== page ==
Resorting to solar in Fiji

By Eric Watkins

LOS ANGELES, April 9 – Tokoriki Island Resort, an upscale tourist development in Fiji, has become a sponsor of the It’s Time Foundation, an organization devoted to helping schools in the region go solar.

“We are really proud to be able to help such a worthy foundation that helps so many schools and children benefit from a better education,” said Robert Ring, General Manager of Tokoriki Island Resort

“The money saved on fuel will now be used to buy books, computers and other desperately needed education resources,” said Ring, whose company’s sponsorship will help replace diesel-generated power with solar power at the Namamanuca Primary School in Yanuya Village.

Yanuya Village, the landowners of the Tokoriki Island Resort, is just a short boat ride away and is home to around 500 people, including many of the team working at the resort.


According to the It’s Time Foundation, the switch to solar power from diesel “frees up large amounts of money for books, computers, software and other much needed education resources.”

No less important, It’s Time Foundation points out that “the solar systems also provide reliable power” – a point underscored by the fact that much of the region’s diesel and other oil products come from Singapore.

That’s a distance of 5,496 nautical miles – long enough for all sorts of problems to occur, to say nothing of expense. But it must be remembered that Singapore gets the bulk of its oil from the Persian Gulf producers, and that adds another 4,209 nm. So, it’s a journey of 10,000 nm more or less – even more expensive and risky.

Even Total Fiji, one of Fiji’s main suppliers is aware of the need for energy security, raising the point in last December’s issue of its newsletter Fiji Link.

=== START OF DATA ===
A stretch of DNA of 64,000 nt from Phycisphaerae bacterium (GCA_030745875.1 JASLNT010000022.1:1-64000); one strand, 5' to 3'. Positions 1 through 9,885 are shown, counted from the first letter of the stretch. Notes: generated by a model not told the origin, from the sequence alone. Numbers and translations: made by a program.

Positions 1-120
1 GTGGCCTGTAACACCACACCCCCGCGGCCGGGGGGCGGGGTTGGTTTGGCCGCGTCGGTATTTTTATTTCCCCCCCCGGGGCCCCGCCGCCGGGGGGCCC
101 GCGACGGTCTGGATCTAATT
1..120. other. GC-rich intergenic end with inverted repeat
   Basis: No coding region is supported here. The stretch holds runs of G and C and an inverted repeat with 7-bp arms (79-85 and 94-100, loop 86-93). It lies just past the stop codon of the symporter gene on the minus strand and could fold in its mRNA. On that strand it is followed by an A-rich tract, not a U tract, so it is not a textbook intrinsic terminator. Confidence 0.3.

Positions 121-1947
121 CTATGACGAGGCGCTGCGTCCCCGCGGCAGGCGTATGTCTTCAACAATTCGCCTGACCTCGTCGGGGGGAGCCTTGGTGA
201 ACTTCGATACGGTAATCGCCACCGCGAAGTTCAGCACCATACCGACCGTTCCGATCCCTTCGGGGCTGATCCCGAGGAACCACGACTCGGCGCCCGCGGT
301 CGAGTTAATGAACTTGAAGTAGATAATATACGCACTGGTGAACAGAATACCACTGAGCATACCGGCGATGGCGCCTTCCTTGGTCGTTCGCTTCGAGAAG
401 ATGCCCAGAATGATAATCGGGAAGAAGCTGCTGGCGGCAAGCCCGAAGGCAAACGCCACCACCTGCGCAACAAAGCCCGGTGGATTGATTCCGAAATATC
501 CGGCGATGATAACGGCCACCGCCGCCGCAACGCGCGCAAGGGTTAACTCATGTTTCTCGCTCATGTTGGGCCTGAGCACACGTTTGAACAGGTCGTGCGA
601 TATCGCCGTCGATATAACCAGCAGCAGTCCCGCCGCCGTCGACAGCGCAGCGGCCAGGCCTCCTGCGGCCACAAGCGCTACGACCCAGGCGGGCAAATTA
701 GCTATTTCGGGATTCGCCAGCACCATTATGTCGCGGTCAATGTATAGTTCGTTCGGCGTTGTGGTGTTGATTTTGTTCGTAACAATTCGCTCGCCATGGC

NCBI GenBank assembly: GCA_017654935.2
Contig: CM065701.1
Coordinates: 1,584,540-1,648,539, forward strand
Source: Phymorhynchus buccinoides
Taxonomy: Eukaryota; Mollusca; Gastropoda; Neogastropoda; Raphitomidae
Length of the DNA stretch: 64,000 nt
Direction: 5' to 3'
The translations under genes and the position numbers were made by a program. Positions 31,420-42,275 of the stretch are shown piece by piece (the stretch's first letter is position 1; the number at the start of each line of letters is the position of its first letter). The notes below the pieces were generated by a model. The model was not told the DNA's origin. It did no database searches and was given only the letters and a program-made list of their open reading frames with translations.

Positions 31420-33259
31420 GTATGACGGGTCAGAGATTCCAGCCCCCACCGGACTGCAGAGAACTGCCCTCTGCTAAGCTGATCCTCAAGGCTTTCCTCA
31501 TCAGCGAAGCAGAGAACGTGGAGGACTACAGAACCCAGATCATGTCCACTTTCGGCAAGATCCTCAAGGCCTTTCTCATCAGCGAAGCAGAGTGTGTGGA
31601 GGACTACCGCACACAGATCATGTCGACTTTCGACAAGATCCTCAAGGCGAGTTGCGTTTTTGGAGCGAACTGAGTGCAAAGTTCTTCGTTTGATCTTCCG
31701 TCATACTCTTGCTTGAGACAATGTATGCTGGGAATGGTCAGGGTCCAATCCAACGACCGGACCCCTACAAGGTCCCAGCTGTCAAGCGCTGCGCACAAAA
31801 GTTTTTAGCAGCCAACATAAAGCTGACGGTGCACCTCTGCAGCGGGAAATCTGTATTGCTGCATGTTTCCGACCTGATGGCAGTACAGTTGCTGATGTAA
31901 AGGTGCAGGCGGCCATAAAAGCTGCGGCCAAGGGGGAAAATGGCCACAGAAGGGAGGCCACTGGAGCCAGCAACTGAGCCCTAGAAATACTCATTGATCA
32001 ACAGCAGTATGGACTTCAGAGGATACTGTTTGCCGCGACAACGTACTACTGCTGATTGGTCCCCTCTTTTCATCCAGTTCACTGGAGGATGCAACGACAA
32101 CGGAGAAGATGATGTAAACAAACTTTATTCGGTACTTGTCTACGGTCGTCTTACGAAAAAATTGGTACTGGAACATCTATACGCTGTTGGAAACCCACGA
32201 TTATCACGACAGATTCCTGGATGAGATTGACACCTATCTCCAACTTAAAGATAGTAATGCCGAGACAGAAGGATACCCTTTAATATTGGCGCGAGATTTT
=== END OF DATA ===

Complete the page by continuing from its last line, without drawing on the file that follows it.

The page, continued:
“On the 28th of September 2011, Shell’s refinery in Singapore caught fire causing supply disruption on oil in the region including fuel products being supplied to Fiji and other neighboring countries in South Pacific,” said the report in Fiji Link.

“Security of supply is key to sustainable growth,” the report added. “That is why TFL pays importance on business continuity by ensuring two sources of supply in the region: Singapore & Korea,” it said.

The report went on to say that Total has a dedicated team in Singapore engaged in supply and trading to ensure uninterrupted oil supply to all Total affiliates in Asia-Pacific.

As a result, Total says the arrangement gives it flexibility on even getting supply from other refineries in the region such as Taiwan, Thailand, and other places as the need arises.

Those are reassuring words, and it is certainly good to know that a firm like Total SA can assure continued supply from diversified sources. However, even with diversified sources of supply, price can be affected by an outage.


That was the case in the Singapore fire as noted at the time by traders and market watchers who said that the outage at Shell’s Bukom refinery could have an outsized impact on prices and trade flows, being centered in the Asia-Pacific trading hub.

“Because Bukom is a large, highly visible swing supplier located at the regional pricing hub, the market impact is magnified compared to outages in other areas,” JPMorgan noted.

In its report, Jet Fuel Intelligence was more to the point: “The fire at Royal Dutch Shell’s massive Singapore refinery sent a jolt through the Asia-Pacific middle distillate markets, boosting cracks and pushing the forward curve into steep backwardation.”

Security of supply is certainly a key to sustainable development, but security of supply must also be affordable. If not, one can only wonder how long a development could be considered sustainable if it has to operate in the red.

The decision by Tokoriki Island Resort to back the efforts of the It’s Time Foundation is highly commendable. Solar has a long way to go before it catches up to diesel in the Pacific Islands market.

But adding solar to the mix is a step in the right direction toward energy security in the region – security that is both sustainable and affordable.

© Glamma Productions 2012

About Eric Watkins

Eric Watkins is a consultant specializing in oil diplomacy. A former journalist, Mr. Watkins's work has appeared in numerous leading publications including The Wall Street Journal, The Economist, The Financial Times, and specialist media such as Oil & Gas Journal, Middle East Economic Survey (MEES), and Lloyd's List.
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